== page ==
Officials in Jersey City say the expected success of next week's sale of delinquent property tax liens may force them to reconsider an annual bulk hen sale consisting of the same assets.

During the past two years, Jersey City has entered into two transactions involving 'the sale of bonds secured by a pool of tax liens.

Under the bulk lien sale, the city doesn't directly sell the liens to investors. Instead, the city sells the hens to a trust agent, which finances the sale by issuing bonds. The trust agent privately. places the bonds with investors.

In June 1993, the city sold $44 million of lien securities and a year later sold $14 million of the securities. Both transactions helped plug budget gaps. City officials say the collateralized structure was needed because a poor collection system prevented the city from selling most of its liens directly to investors.

But city officials now say they have revamped their collection system to the point where their annual tax lien sale involving the municipal bond market may become obsolete.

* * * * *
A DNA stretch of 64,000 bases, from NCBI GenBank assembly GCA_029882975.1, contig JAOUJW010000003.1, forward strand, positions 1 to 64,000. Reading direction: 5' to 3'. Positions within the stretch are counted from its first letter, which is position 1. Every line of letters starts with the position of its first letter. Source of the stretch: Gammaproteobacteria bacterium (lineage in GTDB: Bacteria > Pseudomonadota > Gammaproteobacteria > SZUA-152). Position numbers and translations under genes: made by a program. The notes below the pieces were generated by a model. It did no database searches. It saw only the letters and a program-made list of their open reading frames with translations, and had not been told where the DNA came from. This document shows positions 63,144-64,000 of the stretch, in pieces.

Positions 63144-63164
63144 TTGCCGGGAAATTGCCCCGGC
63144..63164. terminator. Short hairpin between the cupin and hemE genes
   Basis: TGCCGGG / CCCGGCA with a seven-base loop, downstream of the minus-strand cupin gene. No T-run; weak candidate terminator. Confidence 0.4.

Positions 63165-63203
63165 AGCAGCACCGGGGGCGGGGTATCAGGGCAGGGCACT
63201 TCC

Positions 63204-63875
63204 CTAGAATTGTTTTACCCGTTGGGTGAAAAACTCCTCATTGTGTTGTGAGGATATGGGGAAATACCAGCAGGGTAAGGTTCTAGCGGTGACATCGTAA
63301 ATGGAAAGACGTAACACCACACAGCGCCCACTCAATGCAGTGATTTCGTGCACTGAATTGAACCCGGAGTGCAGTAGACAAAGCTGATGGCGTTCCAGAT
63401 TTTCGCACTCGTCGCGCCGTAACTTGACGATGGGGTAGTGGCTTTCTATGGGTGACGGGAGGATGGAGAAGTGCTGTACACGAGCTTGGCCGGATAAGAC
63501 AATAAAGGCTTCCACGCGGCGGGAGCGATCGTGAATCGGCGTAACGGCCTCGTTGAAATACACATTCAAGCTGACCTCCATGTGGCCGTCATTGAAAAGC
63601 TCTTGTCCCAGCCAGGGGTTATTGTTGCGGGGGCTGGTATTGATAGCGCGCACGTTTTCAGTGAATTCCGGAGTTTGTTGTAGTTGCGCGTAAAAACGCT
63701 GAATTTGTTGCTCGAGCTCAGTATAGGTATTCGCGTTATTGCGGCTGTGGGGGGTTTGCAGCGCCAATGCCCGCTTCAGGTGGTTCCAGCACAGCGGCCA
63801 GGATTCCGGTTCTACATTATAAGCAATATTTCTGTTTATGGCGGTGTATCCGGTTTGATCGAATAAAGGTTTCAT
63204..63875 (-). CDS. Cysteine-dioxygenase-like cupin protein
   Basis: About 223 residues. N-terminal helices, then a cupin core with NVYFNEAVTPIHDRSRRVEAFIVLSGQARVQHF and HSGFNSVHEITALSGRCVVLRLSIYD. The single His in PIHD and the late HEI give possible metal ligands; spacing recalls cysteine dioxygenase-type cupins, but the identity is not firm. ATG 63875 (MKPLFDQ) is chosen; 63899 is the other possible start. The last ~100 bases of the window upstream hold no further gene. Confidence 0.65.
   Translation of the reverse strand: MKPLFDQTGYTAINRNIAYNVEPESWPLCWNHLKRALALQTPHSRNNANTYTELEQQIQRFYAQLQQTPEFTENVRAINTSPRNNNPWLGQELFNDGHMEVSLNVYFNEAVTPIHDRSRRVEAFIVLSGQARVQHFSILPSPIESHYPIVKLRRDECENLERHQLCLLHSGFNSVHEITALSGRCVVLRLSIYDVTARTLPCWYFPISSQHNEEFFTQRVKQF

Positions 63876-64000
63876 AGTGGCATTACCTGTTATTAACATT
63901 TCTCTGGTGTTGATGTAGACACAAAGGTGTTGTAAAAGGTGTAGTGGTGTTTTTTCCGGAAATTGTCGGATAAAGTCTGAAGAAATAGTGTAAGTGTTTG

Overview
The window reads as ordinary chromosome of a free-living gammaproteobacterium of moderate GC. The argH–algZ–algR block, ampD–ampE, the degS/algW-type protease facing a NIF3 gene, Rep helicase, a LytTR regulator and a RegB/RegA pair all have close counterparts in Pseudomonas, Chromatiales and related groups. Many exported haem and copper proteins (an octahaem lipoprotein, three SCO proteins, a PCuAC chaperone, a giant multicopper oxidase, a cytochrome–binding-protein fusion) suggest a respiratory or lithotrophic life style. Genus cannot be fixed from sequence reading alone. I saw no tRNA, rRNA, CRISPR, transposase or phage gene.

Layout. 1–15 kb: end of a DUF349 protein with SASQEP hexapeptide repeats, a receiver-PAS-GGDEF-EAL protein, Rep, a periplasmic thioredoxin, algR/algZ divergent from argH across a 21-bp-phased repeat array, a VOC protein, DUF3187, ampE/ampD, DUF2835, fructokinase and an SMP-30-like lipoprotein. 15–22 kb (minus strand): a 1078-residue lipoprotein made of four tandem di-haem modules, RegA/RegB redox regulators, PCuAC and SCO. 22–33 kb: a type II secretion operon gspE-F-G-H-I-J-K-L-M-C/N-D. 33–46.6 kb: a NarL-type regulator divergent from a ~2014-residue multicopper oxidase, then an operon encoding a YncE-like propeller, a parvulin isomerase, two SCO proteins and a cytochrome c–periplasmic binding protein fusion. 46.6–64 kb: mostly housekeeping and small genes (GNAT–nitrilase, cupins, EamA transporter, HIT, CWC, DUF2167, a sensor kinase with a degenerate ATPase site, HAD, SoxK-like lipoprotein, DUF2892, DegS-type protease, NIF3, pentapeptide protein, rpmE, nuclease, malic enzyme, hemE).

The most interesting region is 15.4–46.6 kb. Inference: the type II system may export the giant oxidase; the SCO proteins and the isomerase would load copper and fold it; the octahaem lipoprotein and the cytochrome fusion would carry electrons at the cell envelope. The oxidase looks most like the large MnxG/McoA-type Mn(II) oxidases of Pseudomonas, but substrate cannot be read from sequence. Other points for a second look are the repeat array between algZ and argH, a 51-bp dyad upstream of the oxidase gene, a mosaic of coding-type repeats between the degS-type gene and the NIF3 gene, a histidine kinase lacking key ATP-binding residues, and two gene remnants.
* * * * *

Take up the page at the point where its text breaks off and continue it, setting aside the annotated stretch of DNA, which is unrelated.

Next Thursday the city will sell tax liens directly to investors. City officials say Jersey City's financial adviser, WR Lazard & Co., expects strong investor demand for the liens.

"A lot depends on what happens next week" said Michael Cook, chief of staff for Jersey City Mayor Bret Schundler. "Some people are suggesting everything will get sold."

Besides the city's stronger collection system, market conditions. have also increased demand for tax liens. The liens typically pay 18% interest and are secured by property. The lien holder-could assume ownership of the property if the owner does not make the interest payments, composed of property taxes and penalties.

But owners fail to make their payments only about 1% of the time in New Jersey, Cook said, making the lien sale an attractive investment.

"The increased demand for liens is a function of the marketplace," Cook said. "We're seeing demand from institutional investors and large retail investors."

In addition, market sources say the Jersey City sale will benefit from the increased market awareness of municipalities' using delinquent property taxes as a way to generate revenues.

New York City, for example, has completed a sale similar to the two Jersey City bond sales. Several counties in New York State have also completed lien financings in the municipal market.

"The institutionalization of this market has helped Jersey City," said Joel Cooper, senior vice president at WR Lazard.

In the event that next week's sale is not a sellout, any unsold delinquencies would be bundled and sold later in a collateralized deal.

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